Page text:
A beauty pageant hopeful was so horrifically harassed by a man that she was too terrified to leave her house.
Rajnie Kaur Uppal, who is in the running to represent Great Britain at Miss Universe, suffered two years of hell at the hands of a friend’s partner while at university.
The 25-year-old, a finalist in the international competition, was hounded with nuisance texts and regularly received verbal abuse.
As a result, she withdrew from her friends and family and became confined to her bedroom.
Rajnie was then forced to live in three different homes in just six months simply to escape, leaving her feeling incredibly isolated.
But thankfully, she found a way to overcome the ordeal and empower other women going through the same difficulties.
Rajnie, from Cheshire, told MEN: “When I was experiencing my harassment I really felt like I was in need of an outlet.
“When you go through something like that, it can feel like you don’t have a voice.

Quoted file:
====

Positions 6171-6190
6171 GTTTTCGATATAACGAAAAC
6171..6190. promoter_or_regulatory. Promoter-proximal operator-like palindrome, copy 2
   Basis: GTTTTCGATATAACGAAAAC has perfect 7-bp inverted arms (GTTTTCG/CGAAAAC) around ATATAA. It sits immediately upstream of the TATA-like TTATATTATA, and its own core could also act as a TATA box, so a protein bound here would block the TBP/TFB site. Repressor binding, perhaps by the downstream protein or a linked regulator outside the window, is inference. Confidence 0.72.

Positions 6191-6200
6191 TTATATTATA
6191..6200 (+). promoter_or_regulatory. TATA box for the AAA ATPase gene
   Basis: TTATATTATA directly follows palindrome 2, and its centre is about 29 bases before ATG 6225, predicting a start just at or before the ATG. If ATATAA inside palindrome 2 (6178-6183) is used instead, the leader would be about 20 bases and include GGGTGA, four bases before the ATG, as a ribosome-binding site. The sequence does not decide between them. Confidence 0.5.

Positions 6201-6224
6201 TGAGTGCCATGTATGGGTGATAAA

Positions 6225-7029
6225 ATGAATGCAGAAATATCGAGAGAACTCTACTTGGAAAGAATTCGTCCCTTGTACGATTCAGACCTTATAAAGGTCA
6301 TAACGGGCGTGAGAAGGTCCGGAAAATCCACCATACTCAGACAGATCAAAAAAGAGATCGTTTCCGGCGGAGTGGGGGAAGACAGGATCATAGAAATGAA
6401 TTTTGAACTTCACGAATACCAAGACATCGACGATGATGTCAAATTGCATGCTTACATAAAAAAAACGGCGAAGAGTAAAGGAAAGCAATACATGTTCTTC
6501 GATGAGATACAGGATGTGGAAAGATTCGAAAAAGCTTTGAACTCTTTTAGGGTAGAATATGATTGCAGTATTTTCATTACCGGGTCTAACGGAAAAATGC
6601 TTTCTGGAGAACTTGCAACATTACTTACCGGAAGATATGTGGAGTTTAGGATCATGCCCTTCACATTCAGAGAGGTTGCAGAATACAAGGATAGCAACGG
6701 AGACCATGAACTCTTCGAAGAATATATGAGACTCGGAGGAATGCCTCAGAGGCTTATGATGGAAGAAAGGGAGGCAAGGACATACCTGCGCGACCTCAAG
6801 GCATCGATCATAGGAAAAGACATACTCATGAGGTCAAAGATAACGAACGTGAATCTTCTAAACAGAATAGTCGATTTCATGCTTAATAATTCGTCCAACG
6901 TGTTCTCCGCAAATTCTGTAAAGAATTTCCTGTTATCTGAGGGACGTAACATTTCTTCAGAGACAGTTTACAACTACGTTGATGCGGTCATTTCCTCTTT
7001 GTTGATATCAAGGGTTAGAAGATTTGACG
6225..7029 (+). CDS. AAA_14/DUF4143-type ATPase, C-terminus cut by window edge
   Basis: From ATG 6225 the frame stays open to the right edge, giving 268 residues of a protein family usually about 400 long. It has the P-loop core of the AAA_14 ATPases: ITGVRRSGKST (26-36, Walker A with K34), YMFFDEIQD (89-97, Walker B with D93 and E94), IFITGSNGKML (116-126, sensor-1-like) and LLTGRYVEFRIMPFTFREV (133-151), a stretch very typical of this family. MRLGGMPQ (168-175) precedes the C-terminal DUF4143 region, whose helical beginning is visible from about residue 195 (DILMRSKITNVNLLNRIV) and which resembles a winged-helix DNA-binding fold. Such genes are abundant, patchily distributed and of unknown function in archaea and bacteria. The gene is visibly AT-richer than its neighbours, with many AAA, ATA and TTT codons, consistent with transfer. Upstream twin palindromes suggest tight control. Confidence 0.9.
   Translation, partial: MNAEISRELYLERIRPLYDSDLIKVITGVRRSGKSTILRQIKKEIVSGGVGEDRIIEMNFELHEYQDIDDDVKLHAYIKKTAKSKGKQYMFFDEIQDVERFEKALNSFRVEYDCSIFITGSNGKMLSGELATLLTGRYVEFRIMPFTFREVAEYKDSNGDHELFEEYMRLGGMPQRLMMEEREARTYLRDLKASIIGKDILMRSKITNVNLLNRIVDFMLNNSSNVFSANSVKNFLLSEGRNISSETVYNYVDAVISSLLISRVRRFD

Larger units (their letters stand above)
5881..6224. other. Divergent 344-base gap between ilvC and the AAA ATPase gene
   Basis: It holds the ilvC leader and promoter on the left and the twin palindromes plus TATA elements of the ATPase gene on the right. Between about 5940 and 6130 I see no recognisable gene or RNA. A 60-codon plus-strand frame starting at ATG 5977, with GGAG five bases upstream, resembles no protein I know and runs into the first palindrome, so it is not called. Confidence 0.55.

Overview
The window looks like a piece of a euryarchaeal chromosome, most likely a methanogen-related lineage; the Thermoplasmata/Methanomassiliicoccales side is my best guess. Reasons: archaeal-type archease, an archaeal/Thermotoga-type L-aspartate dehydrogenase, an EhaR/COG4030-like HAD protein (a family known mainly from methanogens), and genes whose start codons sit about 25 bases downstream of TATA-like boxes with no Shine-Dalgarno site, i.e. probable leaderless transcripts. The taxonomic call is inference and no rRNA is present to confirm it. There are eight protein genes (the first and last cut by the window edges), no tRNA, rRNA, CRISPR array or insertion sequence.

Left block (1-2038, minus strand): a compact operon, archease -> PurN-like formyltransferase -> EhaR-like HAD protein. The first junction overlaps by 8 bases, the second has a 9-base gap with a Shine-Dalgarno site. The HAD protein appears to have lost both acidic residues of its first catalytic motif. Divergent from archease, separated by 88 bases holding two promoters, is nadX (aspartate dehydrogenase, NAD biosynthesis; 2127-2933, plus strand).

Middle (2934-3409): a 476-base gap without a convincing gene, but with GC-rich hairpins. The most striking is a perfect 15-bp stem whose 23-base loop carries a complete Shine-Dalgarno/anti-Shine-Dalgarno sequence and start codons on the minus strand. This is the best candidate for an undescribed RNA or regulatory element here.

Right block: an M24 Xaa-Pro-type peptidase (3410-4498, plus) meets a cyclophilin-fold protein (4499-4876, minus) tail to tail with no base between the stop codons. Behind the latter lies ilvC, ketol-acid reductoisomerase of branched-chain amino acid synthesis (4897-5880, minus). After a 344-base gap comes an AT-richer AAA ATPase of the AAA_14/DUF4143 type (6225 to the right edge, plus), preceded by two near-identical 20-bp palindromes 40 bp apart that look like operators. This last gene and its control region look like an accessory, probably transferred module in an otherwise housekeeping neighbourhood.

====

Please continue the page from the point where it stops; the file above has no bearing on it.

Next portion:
“So I started writing poetry in my room and it really was my saving grace.
“It reminded me of how powerful my voice was.”
After sharing her first poem about gender stereotypes on Instagram under the name rajniewrites, she was flooded with messages from women who related to her words.
“It was a massive turning point for me,” Rajnie said.
“I felt part of something. It’s important to have a group of strong women around you, and actually it is something that is needed.
“My whole advocacy now is about creating safe spaces for other women where they don’t feel alone.”
Rajnie, a public sector worker, now spends her free time performing at spoken word events and hosting workshops.
She also holds “poetry and prosecco” nights in aid of A-Sisterhood, a UK-based organization that seeks to empower, support and protect women worldwide, for people to share their stories.
But her focus right now is on the Miss Universe Great Britain finals next month.
Rajnie, who says she is proud to be representing women of color as a Punjabi Sikh woman, is going for gold.
“Black and brown women are beautiful and deserve to see representation,” she said.
“I am here to challenge colorism and Eurocentric beauty standards.
“We haven’t had an Indian woman win Miss Universe Great Britain yet so I would be honored to be the first.”
This story originally appeared on The Sun and was reproduced here with permission.